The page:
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E39 (1997 - 2003)
The BMW 5-Series (E39 chassis) was introduced in the United States as a 1997 model year car and lasted until the 2004 when the E60 chassis was released. The United States saw several variations including the 525i, 528i, 530i and 540i. -- View the E39 Wiki

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  #51  
Old 09-12-2010, 06:10 AM
cn90 cn90 is online now
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I just found another use for my car wood ramp: my push-type (walk behind) lawnmower oil change!

For a long time, I always turn my lawn mower on the side to access the bottom drain plug, change the oil etc.
Very often, I run into issues of oil sucked into the combustion chamber (b/c the lawn mower is on the side), then I have to remove the spark plugs etc.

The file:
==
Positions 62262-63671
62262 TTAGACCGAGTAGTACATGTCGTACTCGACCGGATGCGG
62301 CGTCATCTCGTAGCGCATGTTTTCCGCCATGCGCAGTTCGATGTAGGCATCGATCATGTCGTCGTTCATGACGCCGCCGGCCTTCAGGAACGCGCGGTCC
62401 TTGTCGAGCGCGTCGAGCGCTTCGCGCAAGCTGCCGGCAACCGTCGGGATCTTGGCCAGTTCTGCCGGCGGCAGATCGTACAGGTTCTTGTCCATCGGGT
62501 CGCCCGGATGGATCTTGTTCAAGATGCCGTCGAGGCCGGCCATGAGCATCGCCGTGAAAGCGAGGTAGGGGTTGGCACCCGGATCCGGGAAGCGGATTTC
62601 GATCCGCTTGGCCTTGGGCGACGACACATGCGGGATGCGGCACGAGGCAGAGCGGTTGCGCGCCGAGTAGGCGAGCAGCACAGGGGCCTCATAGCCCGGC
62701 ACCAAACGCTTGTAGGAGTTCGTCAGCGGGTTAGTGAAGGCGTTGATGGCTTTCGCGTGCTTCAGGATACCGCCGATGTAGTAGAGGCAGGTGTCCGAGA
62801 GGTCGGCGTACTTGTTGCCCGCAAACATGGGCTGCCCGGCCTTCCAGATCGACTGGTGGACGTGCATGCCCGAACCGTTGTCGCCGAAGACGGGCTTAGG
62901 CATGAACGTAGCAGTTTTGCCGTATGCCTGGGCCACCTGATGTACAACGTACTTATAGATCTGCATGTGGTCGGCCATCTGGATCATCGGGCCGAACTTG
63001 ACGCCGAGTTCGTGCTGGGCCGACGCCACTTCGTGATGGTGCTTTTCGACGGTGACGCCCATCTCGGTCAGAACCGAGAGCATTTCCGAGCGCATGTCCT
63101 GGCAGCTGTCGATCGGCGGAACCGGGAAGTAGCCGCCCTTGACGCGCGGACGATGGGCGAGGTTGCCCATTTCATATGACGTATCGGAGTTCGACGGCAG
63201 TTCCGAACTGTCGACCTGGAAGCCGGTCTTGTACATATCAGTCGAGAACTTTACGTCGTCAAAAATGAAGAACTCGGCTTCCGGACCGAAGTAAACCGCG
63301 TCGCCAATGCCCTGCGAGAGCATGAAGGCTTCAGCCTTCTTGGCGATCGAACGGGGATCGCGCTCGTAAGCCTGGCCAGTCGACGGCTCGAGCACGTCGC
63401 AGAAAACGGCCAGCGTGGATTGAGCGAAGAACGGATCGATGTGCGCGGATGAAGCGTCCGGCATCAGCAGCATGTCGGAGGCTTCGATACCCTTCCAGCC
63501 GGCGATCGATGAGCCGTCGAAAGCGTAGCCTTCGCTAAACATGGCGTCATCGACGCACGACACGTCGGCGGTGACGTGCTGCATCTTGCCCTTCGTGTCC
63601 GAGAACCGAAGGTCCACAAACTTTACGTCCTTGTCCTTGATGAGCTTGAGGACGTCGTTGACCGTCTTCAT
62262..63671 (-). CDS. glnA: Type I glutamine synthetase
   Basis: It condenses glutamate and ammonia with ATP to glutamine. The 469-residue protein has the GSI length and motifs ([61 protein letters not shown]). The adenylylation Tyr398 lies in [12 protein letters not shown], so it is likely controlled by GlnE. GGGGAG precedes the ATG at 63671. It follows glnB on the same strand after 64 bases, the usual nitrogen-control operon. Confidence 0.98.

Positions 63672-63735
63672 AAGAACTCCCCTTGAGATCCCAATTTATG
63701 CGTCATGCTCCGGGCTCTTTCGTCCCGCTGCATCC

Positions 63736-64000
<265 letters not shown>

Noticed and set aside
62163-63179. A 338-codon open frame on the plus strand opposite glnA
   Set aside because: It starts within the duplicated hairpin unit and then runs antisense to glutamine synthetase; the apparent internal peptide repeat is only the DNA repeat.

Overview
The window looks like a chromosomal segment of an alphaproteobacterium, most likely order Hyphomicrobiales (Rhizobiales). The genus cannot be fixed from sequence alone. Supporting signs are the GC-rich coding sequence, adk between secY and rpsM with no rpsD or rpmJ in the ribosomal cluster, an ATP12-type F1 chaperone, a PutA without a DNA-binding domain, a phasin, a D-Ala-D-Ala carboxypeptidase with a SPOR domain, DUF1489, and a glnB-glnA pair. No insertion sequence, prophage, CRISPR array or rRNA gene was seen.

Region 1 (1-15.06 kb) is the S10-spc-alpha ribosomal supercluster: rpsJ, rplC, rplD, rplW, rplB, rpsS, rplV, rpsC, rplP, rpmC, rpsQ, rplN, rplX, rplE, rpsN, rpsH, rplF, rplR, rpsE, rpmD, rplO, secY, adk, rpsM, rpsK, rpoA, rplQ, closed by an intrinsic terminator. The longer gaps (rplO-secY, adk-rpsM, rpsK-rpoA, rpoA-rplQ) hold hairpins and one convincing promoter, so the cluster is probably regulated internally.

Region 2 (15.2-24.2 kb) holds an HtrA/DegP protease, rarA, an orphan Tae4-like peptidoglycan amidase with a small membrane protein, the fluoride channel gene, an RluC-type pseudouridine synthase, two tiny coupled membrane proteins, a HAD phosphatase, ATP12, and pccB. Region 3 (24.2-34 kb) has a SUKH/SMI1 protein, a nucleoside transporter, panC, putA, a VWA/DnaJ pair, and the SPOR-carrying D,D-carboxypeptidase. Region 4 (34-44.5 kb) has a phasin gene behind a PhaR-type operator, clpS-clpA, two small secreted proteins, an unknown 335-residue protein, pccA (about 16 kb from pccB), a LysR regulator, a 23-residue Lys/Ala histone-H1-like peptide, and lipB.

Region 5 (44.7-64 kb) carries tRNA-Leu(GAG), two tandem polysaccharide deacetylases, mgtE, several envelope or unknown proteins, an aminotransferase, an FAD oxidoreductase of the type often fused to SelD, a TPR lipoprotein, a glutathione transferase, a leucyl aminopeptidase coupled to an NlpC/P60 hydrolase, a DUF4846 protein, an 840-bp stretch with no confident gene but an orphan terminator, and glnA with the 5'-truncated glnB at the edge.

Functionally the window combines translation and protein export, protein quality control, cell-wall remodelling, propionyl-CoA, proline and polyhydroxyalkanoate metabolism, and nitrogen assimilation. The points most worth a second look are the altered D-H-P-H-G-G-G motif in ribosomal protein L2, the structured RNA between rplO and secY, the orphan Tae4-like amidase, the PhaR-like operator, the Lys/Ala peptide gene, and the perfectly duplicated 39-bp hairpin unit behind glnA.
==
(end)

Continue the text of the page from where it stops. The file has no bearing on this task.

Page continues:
Then blue smoke on start-up!

Now I push the lawn mower on the wood ramps so it can stay upright. Then change the oil w/o any problems!
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  #52  
Old 09-12-2010, 07:05 AM
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agent15 agent15 is offline
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I just built a set of ramps yesterday based on your design, cn90. They'll be great for the pending oil change(s) and ambient temperature sensor replacement. Thanks for the great idea. I had not seen this thread before this morning (I have your oil change thread bookmarked), though just like the OP I had the friendly folks at Lowes do my cuts for me. By the time I figure in tax and the cost of the drywall screws I already had, my total investment ends up being less than $15.